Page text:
AS our judges, generals and ruling-class politicians continue to engage in myopic, factional battles for money and power, the teeming masses are increasingly restive.
Every day there are new reports of dozens being injured — some even dying — in stampedes during distributions of free/subsidised flour. Suicide-murders of entire families who have lost hope of securing livelihoods are no longer exceptional events.
Acute economic hardship has also reportedly led to a marked decrease in charitable donations during the month of Ramazan.
The continuing economic squeeze is only one of our immediate challenges. Irsa, the inter-provincial body which regulates water flows through the Indus Basin, has warned of “massive water shortages” in the months ahead. Let us recall that the affectees of last summer’s floods, forgotten by the mainstream, are still struggling to meet basic needs.
The projected scarcity of water as the heat returns portends acute tension — and potential conflict — between Punjab and Sindh. One is scarcely able to imagine the human impact at a molecular scale.
Shortages of food, water and other basic needs primarily affect the toiling classes, and, as things stand, the latter are more likely to resort to violent reactions than cooperation. It is noteworthy that the mass of working people has not already come out in spontaneous reaction to the decline in basic living standards due to relentless inflation, which shows no signs of relenting.
Without triggering alarm, it is necessary to consider how the politics of hate at the highest echelons of power — within state institutions and across party lines — may signal an emergent trend in the nooks and crannies of society.
Put differently, we face the prospect of a riotous future that engulfs large segments of the population. If this happens, it will at least partially be explained by the complete lack of leadership within the political mainstream, which remains exclusively interested in acquiring and keeping power rather than articulating a viable hegemonic project in times to come.
The current polarisations can be expected to intensify.
Commentary on these pages has noted that mainstream politics has more or less been reduced to whether one is pro or anti-Imran Khan. I would add that the polarisations around Imran Khan’s person are only like to intensify.
We have been here before: recall the PNA movement whose singular raison d’être by the time of the 1977 coup was the deposal of Zulfikar Ali Bhutto. Many who opposed Bhutto later admitted their regret because their insistence on his removal paved the way for Gen Ziaul Haq’s 11-year dictatorship.
I am less interested in Imran Khan’s fate and far more in the societal polarisations that come to the fore most obviously in the actions of both Khan’s supporters and his fiercest opponents. When juxtaposed with Pakistan’s major structural crises — of economy, ecology, demography and identity — these polarisations can be expected to intensify and even metamorphose into something far bigger.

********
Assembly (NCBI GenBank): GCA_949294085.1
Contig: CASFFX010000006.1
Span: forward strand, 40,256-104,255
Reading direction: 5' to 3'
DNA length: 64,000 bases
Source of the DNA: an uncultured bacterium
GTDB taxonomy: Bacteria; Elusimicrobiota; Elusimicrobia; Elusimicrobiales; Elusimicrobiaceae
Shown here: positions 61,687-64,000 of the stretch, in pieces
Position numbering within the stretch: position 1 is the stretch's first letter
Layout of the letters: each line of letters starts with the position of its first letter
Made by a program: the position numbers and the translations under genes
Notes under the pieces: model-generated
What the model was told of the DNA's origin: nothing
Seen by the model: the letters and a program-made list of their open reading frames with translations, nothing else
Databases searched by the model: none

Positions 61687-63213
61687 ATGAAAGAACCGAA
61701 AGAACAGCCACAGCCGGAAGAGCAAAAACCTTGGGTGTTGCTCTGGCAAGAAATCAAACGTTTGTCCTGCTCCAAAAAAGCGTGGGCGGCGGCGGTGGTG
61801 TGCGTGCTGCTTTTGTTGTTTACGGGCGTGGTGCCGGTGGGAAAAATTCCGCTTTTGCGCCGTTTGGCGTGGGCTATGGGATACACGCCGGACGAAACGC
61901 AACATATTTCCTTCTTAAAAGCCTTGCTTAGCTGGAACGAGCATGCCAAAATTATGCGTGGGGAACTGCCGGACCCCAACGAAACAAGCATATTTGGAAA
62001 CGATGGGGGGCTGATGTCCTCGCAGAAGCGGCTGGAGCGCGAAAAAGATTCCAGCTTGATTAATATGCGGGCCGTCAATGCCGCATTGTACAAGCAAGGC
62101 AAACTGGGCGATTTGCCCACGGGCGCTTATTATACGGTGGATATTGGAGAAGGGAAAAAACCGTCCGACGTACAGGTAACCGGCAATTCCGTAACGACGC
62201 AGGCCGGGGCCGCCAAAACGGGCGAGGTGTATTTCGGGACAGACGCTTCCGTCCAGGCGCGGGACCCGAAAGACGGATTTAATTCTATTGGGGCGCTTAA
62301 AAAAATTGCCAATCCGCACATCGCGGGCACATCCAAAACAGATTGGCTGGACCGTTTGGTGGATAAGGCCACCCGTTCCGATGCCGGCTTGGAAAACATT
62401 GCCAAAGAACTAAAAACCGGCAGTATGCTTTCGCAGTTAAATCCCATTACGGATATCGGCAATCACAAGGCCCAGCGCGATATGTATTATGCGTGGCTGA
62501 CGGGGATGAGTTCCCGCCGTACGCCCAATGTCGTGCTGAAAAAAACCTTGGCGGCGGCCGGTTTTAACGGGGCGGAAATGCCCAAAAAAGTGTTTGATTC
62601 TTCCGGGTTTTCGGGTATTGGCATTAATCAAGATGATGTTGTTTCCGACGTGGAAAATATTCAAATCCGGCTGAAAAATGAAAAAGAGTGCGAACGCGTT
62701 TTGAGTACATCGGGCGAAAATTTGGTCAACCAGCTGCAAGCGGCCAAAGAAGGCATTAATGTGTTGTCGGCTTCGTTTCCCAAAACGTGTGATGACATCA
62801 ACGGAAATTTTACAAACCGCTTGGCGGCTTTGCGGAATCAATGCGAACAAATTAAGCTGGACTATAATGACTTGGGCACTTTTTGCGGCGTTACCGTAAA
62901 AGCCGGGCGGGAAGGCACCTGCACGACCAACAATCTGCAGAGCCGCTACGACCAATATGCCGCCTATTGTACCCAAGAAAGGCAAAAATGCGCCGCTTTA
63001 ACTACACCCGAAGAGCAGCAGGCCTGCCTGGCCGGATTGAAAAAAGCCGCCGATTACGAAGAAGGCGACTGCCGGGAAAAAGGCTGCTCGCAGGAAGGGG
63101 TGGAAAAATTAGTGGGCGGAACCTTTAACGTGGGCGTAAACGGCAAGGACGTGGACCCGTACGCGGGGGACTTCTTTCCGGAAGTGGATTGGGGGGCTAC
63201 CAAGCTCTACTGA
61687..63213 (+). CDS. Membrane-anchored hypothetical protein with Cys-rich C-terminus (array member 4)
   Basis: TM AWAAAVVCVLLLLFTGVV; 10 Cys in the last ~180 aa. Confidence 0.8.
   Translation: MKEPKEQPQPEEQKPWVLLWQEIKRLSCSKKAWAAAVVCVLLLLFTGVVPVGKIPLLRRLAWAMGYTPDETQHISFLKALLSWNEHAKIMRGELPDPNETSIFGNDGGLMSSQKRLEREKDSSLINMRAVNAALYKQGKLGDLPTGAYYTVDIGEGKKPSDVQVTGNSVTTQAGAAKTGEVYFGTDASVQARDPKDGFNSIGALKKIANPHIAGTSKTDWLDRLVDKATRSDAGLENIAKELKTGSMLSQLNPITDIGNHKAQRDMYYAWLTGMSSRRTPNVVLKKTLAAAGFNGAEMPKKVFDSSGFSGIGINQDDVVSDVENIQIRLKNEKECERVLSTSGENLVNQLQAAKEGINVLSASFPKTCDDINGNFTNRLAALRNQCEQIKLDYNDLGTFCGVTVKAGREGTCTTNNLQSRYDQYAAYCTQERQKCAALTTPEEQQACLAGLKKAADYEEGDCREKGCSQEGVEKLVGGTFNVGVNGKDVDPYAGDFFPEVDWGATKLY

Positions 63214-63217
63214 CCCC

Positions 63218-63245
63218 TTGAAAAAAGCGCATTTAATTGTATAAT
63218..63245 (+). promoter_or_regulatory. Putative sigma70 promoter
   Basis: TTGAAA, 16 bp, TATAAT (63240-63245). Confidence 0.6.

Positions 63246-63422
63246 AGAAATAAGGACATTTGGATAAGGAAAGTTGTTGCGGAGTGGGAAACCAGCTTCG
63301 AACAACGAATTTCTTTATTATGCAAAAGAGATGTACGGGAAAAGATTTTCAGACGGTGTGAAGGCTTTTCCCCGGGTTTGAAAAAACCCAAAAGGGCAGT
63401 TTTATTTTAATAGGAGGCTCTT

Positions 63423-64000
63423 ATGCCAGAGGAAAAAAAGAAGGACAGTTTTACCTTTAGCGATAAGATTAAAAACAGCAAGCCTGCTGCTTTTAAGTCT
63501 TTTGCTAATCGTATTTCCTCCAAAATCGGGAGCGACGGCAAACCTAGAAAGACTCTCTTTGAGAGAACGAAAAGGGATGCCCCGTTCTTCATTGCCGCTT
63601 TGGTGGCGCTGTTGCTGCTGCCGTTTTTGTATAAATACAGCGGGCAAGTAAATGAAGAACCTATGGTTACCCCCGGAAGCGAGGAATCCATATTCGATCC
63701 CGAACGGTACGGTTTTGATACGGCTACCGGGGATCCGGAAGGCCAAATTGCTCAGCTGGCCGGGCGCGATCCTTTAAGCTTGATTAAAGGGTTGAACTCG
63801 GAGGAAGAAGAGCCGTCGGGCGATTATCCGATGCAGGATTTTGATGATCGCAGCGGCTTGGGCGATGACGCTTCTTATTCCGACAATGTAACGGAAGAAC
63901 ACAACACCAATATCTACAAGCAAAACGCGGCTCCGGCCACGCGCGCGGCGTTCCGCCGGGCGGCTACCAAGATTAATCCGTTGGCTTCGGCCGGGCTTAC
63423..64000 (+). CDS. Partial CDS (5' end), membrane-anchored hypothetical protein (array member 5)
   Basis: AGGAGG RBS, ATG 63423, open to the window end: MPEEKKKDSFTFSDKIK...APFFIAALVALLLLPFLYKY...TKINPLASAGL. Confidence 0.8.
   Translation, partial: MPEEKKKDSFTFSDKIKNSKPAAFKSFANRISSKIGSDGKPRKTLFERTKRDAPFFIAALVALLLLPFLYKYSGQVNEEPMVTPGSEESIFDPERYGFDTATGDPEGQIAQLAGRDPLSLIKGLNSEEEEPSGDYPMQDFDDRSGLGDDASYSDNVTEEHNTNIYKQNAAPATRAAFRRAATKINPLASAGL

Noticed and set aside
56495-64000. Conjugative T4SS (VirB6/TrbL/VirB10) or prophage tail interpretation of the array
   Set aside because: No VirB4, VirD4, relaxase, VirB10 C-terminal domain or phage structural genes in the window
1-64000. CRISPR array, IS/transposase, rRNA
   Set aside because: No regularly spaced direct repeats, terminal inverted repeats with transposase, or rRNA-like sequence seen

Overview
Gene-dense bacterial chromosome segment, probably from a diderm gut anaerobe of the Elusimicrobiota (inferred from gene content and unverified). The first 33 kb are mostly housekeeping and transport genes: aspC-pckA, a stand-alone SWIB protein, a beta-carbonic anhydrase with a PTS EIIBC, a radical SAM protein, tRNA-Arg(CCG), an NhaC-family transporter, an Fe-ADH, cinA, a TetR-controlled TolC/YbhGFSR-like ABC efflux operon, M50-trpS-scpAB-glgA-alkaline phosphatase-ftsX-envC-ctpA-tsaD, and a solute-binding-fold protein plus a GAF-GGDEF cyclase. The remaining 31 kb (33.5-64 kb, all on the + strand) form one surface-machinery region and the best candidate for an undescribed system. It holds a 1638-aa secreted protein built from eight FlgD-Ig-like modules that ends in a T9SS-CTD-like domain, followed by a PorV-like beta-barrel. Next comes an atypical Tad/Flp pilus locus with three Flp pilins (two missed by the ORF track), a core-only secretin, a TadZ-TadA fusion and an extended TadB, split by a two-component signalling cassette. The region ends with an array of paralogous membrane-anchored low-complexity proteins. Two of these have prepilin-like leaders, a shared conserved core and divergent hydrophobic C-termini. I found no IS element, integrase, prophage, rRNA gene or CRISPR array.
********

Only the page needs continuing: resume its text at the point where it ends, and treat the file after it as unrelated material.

Lest anyone is living under a rock, we must face up to the fact that most of our population is young, the economy cannot remain on life support forever, large parts of the country are projected to be unliveable in a few short decades, and there is still no obvious glue that binds the various identities that constitute Pakistan’s body politic.
Hateful and violent political vehicles have mobilised significant numbers of working people due to structural conflicts and destructive state policies in the past: religiously inspired militant groups like the Taliban/TLP and ethnicised parties like the MQM are prominent examples.
But the scale of the challenges we face in the medium and long-term future is altogether different.
Seen as a historical phenomenon across many parts of the world, riots do not necessarily imply societal degeneration. They can be and have been the harbingers of progressive social transformation.
They are, however, more likely to be reactionary and hateful. Religious rioting in British India and after the emergence of the independent states of South Asia, for instance, has almost never proven to be a harbinger of pro-people change.
Either way, any sober prognosis of Pakistan’s medium and long-term future demands attention to the possibilities of the proverbial riot. If things carry on as they are at the moment, the Pakistan of the future will feature a ruling class living in highly securitised gated communities with energy and other supplies to sustain itself.
The majority of people will be on the outside, living on the ecological ruins of our peculiar brand of hateful capitalism, rioting regularly amongst themselves for basic needs. This dystopic imaginary will only be prevented from coming to fruition if enough of us pay heed to the warning signs sooner rather than later.
The writer teaches at Quaid-i-Azam University, Islamabad.
Published in Dawn, March 31st, 2023